(17) In all criminal prosecutions the accused shall enjoy the right to a speedy and public trial, by an impartial jury of the State and district wherein the crime shall have been committed, which district shall have been previously ascertained by law, and to be informed of the nature and cause of the accusation; to be confronted with the witnesses against him; to have compulsory process for obtaining witnesses in his favor; and to have the assistance of counsel for his defense.

(18) In suits at common law, where the value in controversy shall exceed twenty dollars, the right of trial by jury shall be preserved; and no fact so tried by a jury shall be otherwise reexamined in any court of the Confederacy, than according to the rules of common law.

(19) Excessive bail shall not be required, nor excessive fines imposed, nor cruel and unusual punishments inflicted.

(20) Every law, or resolution having the force of law, shall relate to but one subject, and that shall be expressed in the title.

Section 10. (I) No State shall enter into any treaty, alliance, or confederation; grant letters of marque and reprisal; coin money; make anything but gold and silver coin a tender in payment of debts; pass any bill of attainder, or ex post facto law, or law impairing the obligation of contracts; or grant any title of nobility.

(2) No State shall, without the consent of the Congress, lay any imposts or duties on imports or exports, except what may be absolutely necessary for executing its inspection laws; and the net produce of all duties and imposts, laid by any State on imports, or exports, shall be for the use of the Treasury of the Confederacy; and all such laws shall be subject to the revision and control of Congress.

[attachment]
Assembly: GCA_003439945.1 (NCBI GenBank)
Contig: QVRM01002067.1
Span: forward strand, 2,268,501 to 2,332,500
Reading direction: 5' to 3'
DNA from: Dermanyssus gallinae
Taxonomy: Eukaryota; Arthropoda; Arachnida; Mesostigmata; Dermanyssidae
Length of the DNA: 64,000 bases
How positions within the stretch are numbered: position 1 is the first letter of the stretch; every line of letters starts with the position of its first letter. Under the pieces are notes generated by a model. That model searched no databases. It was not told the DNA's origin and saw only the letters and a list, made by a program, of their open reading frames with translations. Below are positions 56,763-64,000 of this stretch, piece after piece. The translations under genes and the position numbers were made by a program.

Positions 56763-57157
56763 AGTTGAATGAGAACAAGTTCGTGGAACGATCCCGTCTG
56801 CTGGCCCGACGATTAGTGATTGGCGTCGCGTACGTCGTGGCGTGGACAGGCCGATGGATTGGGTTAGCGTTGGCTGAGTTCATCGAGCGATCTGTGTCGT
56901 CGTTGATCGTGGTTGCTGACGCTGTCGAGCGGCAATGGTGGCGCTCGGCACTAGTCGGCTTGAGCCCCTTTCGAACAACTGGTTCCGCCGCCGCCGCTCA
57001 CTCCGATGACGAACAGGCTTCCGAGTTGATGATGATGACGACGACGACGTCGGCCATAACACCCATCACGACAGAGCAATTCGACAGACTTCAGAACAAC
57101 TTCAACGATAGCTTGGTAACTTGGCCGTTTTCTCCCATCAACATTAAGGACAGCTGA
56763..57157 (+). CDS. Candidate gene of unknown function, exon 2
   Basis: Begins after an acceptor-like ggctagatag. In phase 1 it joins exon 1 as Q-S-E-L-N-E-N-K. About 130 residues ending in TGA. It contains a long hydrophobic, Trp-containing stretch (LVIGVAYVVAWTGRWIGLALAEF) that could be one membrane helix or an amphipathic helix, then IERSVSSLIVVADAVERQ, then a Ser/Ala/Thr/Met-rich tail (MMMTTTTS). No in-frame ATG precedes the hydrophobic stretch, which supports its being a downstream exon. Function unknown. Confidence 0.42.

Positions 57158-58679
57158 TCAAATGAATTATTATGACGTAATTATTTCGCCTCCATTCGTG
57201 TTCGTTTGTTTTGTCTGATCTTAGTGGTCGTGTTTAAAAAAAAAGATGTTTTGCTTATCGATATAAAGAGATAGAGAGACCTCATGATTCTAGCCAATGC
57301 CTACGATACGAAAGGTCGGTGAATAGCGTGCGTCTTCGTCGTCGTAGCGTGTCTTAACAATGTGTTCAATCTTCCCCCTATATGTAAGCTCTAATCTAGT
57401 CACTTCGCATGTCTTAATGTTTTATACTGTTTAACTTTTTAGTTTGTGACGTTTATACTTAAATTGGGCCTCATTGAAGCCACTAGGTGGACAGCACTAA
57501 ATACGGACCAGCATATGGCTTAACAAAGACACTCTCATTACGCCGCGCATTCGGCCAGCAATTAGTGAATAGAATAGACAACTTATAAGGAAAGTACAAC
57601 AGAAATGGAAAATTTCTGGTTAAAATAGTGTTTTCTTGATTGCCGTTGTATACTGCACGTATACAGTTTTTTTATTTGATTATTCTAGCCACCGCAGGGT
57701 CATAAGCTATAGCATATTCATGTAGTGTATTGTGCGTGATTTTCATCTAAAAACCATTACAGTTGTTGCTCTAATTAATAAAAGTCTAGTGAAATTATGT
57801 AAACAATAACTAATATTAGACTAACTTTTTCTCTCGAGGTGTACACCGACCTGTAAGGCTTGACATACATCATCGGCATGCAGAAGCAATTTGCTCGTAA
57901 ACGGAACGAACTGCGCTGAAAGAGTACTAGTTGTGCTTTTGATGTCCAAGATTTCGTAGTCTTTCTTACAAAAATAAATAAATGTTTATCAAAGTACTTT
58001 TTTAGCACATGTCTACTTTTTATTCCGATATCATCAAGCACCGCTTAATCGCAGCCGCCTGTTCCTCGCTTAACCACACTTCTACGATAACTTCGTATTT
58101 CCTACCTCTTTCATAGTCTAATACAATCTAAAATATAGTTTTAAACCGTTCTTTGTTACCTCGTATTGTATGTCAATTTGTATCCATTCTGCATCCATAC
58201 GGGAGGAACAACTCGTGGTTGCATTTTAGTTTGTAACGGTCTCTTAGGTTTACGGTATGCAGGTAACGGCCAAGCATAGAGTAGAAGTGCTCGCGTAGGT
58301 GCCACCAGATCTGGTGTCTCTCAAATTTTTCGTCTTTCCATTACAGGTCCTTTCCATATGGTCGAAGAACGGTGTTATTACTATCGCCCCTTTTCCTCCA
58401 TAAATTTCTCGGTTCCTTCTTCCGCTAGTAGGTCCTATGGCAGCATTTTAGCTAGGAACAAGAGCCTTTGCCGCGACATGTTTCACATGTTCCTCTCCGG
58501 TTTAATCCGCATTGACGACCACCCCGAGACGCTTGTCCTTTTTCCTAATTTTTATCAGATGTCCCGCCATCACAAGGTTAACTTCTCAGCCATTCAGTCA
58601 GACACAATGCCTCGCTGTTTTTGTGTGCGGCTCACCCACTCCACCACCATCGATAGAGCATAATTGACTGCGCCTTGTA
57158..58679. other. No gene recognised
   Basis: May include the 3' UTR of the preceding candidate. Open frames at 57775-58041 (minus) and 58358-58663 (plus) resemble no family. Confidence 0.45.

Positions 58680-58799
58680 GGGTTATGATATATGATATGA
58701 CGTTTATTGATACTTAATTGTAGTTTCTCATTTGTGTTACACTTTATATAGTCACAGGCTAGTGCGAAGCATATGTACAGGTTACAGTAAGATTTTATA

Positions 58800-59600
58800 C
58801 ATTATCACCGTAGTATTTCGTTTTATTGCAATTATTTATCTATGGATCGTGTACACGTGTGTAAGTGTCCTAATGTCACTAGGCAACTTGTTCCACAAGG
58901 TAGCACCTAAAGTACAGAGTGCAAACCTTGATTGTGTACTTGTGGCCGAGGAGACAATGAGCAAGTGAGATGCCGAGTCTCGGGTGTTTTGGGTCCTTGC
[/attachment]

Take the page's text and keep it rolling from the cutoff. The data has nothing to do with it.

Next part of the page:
(3) No State shall, without the consent of Congress, lay any duty on tonnage, except on seagoing vessels, for the improvement of its rivers and harbors navigated by the said vessels; but such duties shall not conflict with any treaties of the Confederacy with foreign nations; and any surplus revenue thus derived shall, after making such improvement, be paid into the common treasury. Nor shall any State keep troops or ships of war in time of peace, enter into any agreement or compact with another State, or with a foreign power, or engage in war, unless actually invaded, or in such imminent danger as will not admit of delay. But when any river divides or flows through two or more States they may enter into compacts with each other to improve the navigation thereof.

ARTICLE II. Section I. (I) The executive power shall be vested in a President of the Confederacy of United Southernours. He and the Vice President shall hold their offices for the term of six years; but the President shall be reeligible only once. The President and Vice President shall be elected as follows:

(2) Each State shall appoint, in such manner as the Legislature thereof may direct, a number of electors equal to the whole number of Senators and Representatives to which the State may be entitled in the Congress; but no Senator or Representative or person holding an office of trust or profit under the Confederacy shall be appointed an elector.